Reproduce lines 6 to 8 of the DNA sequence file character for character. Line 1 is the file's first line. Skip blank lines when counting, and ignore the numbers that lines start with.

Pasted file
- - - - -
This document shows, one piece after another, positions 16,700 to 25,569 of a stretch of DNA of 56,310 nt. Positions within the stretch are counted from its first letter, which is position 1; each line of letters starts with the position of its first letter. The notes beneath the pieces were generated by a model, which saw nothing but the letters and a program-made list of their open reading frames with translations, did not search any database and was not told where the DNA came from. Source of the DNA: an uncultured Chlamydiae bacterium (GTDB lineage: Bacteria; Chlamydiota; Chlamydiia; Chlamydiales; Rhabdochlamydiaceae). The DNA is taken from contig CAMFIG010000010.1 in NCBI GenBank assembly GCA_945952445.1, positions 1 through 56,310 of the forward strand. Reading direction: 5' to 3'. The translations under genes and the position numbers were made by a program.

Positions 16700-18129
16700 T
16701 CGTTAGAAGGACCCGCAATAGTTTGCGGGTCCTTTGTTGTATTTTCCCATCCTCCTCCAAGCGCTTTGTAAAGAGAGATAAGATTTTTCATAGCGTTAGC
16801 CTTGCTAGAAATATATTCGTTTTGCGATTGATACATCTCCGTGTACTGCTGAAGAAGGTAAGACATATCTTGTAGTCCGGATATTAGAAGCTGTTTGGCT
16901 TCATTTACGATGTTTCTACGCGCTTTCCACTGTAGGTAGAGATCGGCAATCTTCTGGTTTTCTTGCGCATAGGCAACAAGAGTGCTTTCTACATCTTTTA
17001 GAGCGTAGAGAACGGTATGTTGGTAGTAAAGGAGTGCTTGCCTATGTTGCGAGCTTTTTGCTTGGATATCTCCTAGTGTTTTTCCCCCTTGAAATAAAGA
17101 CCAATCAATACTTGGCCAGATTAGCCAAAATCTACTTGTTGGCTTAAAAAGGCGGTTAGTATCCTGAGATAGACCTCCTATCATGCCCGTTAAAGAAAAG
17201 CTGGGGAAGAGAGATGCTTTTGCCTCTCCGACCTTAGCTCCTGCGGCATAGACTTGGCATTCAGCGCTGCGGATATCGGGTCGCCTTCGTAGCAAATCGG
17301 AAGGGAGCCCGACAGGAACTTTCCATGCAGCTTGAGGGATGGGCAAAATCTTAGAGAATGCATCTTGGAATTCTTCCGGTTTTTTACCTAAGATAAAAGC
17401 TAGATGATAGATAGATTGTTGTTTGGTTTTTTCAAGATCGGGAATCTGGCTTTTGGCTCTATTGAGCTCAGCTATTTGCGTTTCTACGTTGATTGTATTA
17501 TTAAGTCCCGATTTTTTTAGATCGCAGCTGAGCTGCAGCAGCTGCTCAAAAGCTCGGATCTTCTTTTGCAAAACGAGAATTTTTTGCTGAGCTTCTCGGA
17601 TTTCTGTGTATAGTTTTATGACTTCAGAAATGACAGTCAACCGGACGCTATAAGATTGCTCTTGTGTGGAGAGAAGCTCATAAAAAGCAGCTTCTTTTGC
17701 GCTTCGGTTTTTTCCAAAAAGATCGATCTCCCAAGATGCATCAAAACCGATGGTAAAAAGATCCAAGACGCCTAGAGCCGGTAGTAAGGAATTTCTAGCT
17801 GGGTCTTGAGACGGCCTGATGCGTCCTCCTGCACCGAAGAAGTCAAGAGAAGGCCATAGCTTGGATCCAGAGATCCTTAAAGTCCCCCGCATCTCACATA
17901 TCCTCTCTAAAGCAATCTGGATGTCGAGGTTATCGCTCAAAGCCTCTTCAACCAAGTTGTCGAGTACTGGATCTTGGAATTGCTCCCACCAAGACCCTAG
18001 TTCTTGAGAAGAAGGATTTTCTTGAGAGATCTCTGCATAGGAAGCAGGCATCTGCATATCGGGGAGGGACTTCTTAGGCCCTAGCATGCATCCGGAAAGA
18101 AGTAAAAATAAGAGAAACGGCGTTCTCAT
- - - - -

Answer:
16901 TCATTTACGATGTTTCTACGCGCTTTCCACTGTAGGTAGAGATCGGCAATCTTCTGGTTTTCTTGCGCATAGGCAACAAGAGTGCTTTCTACATCTTTTA
17001 GAGCGTAGAGAACGGTATGTTGGTAGTAAAGGAGTGCTTGCCTATGTTGCGAGCTTTTTGCTTGGATATCTCCTAGTGTTTTTCCCCCTTGAAATAAAGA
17101 CCAATCAATACTTGGCCAGATTAGCCAAAATCTACTTGTTGGCTTAAAAAGGCGGTTAGTATCCTGAGATAGACCTCCTATCATGCCCGTTAAAGAAAAG